5) Gemini dollar (GUSD)
Gemini dollar (GUSD) is a stablecoin that is pegged to the U.S. dollar. It is backed by the Gemini exchange, which is owned by the Winklevoss twins. Gemini dollar is one of the most popular stablecoins and is used by many exchanges as a way to store and trade value. In terms of stability, Gemini dollar has been very reliable and has not experienced any major price swings.
However, there have been some concerns over Gemini dollar’s price swings. In December 2018, reports stated that a bug in Gemini dollar’s code resulted in a temporary issue where it was trading at 0 cents on some exchanges. Although there were no major losses and everything was corrected, it can be seen as an example of how centralised stablecoins are vulnerable to bugs and therefore trust issues. Also, being fully backed by fiat currency means users can’t receive rewards for holding GUSD — something that decentralised tokens such as Maker DAI allow.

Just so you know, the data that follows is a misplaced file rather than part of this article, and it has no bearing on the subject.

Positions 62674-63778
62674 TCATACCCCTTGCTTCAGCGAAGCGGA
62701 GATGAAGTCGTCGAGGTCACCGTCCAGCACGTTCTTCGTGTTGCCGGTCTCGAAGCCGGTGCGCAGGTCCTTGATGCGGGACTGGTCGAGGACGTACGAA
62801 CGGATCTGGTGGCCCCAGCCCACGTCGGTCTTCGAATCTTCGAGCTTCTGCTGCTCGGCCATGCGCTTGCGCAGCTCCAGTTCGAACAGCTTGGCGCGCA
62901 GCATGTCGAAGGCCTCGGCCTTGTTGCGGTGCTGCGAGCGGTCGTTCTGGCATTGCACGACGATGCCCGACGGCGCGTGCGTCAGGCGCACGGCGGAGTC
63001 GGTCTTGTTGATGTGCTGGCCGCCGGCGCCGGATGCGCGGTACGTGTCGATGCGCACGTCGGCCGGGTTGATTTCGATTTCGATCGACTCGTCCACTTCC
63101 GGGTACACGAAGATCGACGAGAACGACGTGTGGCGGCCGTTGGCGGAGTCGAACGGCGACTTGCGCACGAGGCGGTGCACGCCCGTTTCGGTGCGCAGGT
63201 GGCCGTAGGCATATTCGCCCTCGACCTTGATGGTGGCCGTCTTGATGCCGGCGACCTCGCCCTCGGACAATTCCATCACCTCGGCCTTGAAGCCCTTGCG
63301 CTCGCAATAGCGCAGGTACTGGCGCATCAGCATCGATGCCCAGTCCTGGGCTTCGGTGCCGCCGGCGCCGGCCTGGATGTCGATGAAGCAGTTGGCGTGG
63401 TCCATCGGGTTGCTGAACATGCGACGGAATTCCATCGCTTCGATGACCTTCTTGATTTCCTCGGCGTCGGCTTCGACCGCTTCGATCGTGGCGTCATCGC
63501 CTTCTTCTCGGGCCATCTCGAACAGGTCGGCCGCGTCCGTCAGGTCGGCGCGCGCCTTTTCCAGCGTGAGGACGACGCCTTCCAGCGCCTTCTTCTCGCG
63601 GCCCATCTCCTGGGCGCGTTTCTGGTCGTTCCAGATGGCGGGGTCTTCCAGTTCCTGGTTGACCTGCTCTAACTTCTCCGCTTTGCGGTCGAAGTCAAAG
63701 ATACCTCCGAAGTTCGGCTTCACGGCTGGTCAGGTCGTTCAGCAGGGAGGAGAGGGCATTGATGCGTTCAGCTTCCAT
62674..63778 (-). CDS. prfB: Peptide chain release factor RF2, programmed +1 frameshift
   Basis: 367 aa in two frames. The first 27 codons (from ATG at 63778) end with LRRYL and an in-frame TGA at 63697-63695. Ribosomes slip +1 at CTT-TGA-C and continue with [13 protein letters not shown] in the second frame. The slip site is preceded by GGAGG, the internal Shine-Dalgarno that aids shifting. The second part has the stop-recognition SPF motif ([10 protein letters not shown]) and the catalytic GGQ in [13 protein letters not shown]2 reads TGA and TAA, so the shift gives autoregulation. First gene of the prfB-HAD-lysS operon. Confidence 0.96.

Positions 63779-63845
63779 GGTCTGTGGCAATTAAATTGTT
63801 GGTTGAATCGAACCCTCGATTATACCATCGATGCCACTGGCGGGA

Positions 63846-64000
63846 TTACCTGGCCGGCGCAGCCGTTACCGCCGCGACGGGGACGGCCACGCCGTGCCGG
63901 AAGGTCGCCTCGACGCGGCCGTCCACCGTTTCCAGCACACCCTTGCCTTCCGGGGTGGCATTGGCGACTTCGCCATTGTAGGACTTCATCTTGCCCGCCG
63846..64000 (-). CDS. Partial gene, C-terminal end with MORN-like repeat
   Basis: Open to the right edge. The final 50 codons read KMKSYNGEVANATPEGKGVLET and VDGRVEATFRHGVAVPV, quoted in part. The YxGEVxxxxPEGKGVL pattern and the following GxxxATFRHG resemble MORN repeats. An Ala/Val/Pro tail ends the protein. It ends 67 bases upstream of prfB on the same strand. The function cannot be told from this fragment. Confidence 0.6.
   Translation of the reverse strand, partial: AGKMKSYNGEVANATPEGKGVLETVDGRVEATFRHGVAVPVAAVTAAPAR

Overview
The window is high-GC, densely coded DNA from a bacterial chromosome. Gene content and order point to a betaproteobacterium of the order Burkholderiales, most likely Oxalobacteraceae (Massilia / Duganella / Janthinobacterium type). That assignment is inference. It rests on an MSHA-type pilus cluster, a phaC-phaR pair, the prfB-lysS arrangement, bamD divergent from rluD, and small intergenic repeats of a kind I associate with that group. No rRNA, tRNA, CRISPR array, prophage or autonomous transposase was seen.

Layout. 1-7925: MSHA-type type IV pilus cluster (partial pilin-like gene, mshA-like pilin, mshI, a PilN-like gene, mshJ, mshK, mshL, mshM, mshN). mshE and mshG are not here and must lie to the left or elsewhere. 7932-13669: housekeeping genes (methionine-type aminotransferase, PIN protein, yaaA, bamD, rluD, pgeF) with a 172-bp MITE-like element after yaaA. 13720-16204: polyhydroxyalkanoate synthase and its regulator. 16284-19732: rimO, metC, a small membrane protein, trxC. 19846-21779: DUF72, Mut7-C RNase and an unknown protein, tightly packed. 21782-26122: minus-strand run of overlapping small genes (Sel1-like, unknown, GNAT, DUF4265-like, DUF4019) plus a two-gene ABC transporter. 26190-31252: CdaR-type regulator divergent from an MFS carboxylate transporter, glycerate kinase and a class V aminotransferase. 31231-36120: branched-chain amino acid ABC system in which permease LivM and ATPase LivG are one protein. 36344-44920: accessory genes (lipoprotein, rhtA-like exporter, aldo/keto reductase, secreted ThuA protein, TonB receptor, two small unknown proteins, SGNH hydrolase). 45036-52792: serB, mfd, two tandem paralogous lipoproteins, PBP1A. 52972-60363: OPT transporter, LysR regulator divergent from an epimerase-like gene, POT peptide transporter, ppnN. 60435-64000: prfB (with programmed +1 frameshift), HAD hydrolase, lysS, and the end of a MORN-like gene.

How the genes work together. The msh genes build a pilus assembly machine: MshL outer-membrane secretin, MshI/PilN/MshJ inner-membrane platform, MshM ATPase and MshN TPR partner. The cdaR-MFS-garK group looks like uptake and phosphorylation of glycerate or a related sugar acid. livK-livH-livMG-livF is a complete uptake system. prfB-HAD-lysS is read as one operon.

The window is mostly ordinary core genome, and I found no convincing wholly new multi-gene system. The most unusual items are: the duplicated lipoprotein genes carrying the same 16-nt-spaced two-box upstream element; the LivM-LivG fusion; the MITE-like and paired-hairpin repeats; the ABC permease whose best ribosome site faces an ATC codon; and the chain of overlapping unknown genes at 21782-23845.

6) TrueUSD (TUSD)
TUSD was one of the first stablecoins on the market and it has remained a popular choice among cryptocurrency investors. TUSD is backed 1-to-1 with the US dollar and it is available on a number of exchanges. The team behind TUSD is also working on introducing new features, such as interest-bearing accounts and a mobile app.
However, TUSD isn’t available on all exchanges. If you hold TUSD with a non-custodial wallet such as Trust Wallet, then you can transfer your TUSD to any exchange or platform that supports it. For example, if you wanted to cash out some or all of your TUSD holdings, you could send them to an exchange like Binance that doesn’t yet support fiat trading and trade them for other cryptocurrencies.
7) Pax Dollar
Pax dollar is a stablecoin that is pegged to the US Dollar. It was created by the Paxos Trust Company, which is a regulated financial institution. Paxos Trust Company also operates it’s own exchange, itBit, making it easy to buy and sell Pax Dollars. Paxos plans to offer other services in the future, such as lending and borrowing against the value of your Pax Dollars.
Paxos uses a dual token model that consists of Pax, a utility token and PAX, a security token. The platform was created to solve issues such as higher transaction costs and lack of liquidity in current stable coins. The advantage over other stable coins such as TrueUSD and Tether is that Paxos only holds two thirds of it’s assets in USD. This allows them to gain interest on assets, which keeps their operating costs down compared to other coins that need additional funding from investors or capital injections.